There was a party atmosphere on much of the parade as it wove through the streets.
But there were many reminders too of the deadly homophobia that many LGBT+ people face.
One man from Oman was disguised to protect his identity. It was his first Pride parade. “My main aim is to send a message,” he said. “I have to be disguised so people where I am from don’t know who I am. But somebody has to stand up.”
Lady V added, “You shouldn’t have to hide your identity in 2017 because you’re gay. How can it not be ok to fall in love with someone who is the same sex as you? People are still getting killed for being gay."
At times the parade looked like a giant advert for major firms. Barclays led the march. Other major banks were there with floats, along with multinationals including Sky, Amazon and Vodafone, charities and campaigning groups.
For many the good thing about Pride was that it included everybody. As Barclays worker Sue said, “I think it’s really good when businesses and people get together to do something good.
“Barclays is a big sponsor of diversity.”
Others disagreed. Unite union member Jenny Douglas said, “Firms like Barclays who want to make a quick buck out of the pink pound should be at the back. Barclays says it’s for LGBT rights - but it is still investing in countries that kill gay people.
“I think the FBU union should be leading Pride this year, especially after the Grenfell Tower fire.”
Jenny was part of a delegation of Unite members including strikers from British Airways. Union member Phil told Socialist Worker, “Unions are usually shoved at the back of Pride, out of the way.
“But this year we have delegations scattered throughout the parade. That’s because we really had a go after last year and put pressure on them.”
Other unions on the march included the RMT, PCS, Unison, NUT , Equity, Community and Usdaw. Usdaw member Lebo was on her first pride. “I’ve just gone onto our union’s equality committee,” she told Socialist Worker.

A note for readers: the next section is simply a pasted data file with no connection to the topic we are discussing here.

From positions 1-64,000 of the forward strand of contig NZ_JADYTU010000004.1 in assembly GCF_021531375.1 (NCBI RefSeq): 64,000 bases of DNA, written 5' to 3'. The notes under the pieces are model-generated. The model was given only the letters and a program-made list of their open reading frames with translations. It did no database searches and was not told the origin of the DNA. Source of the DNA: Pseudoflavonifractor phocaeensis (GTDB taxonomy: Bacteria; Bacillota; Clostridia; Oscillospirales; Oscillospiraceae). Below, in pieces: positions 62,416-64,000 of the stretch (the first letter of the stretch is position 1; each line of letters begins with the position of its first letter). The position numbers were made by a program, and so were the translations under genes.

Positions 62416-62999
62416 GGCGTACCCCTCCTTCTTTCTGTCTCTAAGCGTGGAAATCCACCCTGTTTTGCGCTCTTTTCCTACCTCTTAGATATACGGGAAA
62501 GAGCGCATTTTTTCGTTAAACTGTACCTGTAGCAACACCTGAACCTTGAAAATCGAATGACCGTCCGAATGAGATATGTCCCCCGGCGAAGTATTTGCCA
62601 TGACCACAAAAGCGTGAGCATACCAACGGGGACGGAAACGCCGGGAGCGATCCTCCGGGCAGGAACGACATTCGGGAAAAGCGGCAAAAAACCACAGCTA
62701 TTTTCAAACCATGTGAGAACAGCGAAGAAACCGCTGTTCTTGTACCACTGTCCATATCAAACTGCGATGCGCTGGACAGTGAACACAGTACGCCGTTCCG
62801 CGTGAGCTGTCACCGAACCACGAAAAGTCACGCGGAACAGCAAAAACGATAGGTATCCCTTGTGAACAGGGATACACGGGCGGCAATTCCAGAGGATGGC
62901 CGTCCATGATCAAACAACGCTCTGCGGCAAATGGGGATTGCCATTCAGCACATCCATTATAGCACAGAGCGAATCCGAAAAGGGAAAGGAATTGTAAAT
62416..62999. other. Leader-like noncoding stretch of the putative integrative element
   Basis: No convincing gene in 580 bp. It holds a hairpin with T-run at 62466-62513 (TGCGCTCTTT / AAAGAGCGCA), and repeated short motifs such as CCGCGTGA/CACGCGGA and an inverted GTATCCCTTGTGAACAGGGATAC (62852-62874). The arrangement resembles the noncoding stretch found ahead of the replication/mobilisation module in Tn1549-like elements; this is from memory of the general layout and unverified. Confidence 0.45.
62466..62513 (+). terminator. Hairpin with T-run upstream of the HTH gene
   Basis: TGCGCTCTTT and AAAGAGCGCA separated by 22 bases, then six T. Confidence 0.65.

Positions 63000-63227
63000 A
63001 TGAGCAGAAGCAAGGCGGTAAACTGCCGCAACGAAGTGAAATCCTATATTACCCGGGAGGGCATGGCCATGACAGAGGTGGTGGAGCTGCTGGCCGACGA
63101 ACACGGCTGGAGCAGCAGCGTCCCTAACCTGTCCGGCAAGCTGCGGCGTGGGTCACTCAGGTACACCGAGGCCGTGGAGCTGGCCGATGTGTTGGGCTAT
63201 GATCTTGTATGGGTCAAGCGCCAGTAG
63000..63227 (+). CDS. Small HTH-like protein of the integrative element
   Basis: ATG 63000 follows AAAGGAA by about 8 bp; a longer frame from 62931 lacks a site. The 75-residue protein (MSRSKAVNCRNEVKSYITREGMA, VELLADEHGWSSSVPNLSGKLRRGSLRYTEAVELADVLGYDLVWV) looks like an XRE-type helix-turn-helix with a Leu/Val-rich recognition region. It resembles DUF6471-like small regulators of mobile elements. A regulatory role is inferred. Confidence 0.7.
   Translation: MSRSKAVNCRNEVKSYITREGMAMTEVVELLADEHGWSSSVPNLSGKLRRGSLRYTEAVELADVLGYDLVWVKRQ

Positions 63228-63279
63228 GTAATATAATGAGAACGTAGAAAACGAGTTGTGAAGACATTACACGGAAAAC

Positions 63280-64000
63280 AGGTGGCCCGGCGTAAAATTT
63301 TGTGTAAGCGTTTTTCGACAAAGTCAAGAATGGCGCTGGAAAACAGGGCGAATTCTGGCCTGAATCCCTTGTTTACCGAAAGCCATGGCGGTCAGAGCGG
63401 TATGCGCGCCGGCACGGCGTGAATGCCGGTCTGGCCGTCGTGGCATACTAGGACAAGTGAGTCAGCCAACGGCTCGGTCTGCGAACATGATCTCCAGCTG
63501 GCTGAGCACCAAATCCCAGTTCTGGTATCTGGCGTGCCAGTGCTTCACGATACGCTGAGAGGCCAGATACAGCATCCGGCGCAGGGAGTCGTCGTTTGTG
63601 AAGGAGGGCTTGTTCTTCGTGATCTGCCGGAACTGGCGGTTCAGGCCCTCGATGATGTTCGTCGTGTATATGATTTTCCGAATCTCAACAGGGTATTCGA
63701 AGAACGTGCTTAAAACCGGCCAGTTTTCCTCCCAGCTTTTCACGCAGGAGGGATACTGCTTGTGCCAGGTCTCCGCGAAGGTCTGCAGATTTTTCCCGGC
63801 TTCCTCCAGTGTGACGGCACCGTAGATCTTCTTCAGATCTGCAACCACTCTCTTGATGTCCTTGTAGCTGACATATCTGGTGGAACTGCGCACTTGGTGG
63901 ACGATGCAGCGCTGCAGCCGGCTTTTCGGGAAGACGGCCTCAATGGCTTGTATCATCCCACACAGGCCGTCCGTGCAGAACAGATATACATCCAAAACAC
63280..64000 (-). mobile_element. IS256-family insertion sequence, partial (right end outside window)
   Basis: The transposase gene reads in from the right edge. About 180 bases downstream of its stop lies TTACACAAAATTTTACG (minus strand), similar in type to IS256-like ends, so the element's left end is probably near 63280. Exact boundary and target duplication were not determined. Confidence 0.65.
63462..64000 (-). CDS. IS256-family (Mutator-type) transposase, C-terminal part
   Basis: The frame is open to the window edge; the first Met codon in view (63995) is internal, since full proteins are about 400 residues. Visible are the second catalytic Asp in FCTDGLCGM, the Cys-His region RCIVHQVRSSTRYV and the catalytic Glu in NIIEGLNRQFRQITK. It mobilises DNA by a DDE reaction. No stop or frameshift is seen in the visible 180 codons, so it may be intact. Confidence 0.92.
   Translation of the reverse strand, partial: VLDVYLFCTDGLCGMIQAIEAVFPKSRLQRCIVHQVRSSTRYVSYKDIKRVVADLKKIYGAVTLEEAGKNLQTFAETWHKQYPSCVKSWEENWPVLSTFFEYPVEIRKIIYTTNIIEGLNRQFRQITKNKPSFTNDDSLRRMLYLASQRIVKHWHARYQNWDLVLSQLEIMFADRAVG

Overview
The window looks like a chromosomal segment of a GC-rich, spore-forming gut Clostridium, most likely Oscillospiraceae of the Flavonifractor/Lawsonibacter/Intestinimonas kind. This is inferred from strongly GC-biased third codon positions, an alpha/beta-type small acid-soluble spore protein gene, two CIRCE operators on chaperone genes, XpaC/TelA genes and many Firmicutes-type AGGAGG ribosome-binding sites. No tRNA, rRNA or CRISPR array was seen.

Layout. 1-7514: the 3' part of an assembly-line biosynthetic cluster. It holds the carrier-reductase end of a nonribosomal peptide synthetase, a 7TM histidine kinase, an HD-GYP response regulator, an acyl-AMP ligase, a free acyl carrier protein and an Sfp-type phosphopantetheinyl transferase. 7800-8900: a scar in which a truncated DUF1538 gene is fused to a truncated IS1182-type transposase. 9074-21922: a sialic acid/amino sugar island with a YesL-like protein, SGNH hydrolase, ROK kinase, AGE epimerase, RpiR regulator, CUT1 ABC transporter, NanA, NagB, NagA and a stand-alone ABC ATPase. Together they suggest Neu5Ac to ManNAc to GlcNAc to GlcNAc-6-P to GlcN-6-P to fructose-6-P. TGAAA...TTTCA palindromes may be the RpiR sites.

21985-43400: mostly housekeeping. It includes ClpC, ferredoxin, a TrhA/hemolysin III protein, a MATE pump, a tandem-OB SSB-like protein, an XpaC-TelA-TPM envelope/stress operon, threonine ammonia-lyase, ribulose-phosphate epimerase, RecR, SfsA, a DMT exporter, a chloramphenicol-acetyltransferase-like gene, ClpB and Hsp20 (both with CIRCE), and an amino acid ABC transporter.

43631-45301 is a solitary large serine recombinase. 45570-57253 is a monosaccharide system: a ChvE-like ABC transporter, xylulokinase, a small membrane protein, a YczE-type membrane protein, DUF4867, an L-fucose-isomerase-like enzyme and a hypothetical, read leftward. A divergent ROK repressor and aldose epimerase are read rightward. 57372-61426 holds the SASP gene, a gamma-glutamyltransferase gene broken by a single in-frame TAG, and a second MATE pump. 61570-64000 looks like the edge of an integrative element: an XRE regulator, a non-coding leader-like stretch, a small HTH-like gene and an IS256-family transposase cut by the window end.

“Your eyes start opening to a bit more of what’s going on. It’s such a good atmosphere here and it feels safe.”
Pride is a chance for right wing politicians and repressive institutions to pose as defenders of people’s rights. They are not our allies in the fight for liberation.
Some on the march wanted to see changes to better support LGBT people. Community member Stevie said, “Mental health is a big issue among young people. It’s hard enough coming out without having such a lack of support.
“44 percent of LGBT people are suffering with mental health issues,” he said. “There should be more funding so they can get support.”
Phoebe was promoting Families Together London, a support group for parents of gay children. “I’m here with my dad and I’m gay,” she told Socialist Worker. “I would like to see more support for gay children—it can be very hard.”
The march was a great show of strength against homophobia and bigotry. It showed the broad, mainstream backing for LGBT rights—and is a slap in the face for the bigots.
However, there are downsides to welcoming every part of society. For instance, the cops had a section on the parade, with officers’ shoulder stripes changed to rainbow colours to show how progressive they are.
And Tory minister Justine Greening was one of those at the head of the march. A small group of around ten racists also joined the parade with placards attacking Muslims.
Despite that there was anger at the corporate takeover. And organisers’ decision to limit the numbers who could officially attend, telling many to simply line the route to watch the parade pass by, was slammed by marchers as well.
As it stands, Pride is a chance for right wing politicians and repressive institutions to pose as defenders of people’s rights. They are not our allies in the fight for liberation.